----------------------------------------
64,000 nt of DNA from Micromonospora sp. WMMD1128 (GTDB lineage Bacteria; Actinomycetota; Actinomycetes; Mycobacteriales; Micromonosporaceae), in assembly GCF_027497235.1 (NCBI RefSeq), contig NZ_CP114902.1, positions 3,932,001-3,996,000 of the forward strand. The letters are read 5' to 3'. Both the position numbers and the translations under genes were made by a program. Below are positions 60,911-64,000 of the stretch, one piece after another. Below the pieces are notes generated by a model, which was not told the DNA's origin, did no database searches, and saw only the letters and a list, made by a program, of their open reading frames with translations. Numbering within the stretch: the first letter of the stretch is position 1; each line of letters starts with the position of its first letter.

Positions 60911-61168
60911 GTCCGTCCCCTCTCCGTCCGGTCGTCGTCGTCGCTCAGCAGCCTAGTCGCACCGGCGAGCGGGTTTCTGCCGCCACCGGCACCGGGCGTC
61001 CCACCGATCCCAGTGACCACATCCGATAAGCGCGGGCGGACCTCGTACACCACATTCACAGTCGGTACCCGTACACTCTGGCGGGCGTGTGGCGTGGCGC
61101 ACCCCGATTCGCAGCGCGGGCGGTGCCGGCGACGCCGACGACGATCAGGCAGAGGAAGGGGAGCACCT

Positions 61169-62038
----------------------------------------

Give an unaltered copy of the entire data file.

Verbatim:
64,000 nt of DNA from Micromonospora sp. WMMD1128 (GTDB lineage Bacteria; Actinomycetota; Actinomycetes; Mycobacteriales; Micromonosporaceae), in assembly GCF_027497235.1 (NCBI RefSeq), contig NZ_CP114902.1, positions 3,932,001-3,996,000 of the forward strand. The letters are read 5' to 3'. Both the position numbers and the translations under genes were made by a program. Below are positions 60,911-64,000 of the stretch, one piece after another. Below the pieces are notes generated by a model, which was not told the DNA's origin, did no database searches, and saw only the letters and a list, made by a program, of their open reading frames with translations. Numbering within the stretch: the first letter of the stretch is position 1; each line of letters starts with the position of its first letter.

Positions 60911-61168
60911 GTCCGTCCCCTCTCCGTCCGGTCGTCGTCGTCGCTCAGCAGCCTAGTCGCACCGGCGAGCGGGTTTCTGCCGCCACCGGCACCGGGCGTC
61001 CCACCGATCCCAGTGACCACATCCGATAAGCGCGGGCGGACCTCGTACACCACATTCACAGTCGGTACCCGTACACTCTGGCGGGCGTGTGGCGTGGCGC
61101 ACCCCGATTCGCAGCGCGGGCGGTGCCGGCGACGCCGACGACGATCAGGCAGAGGAAGGGGAGCACCT

Positions 61169-62038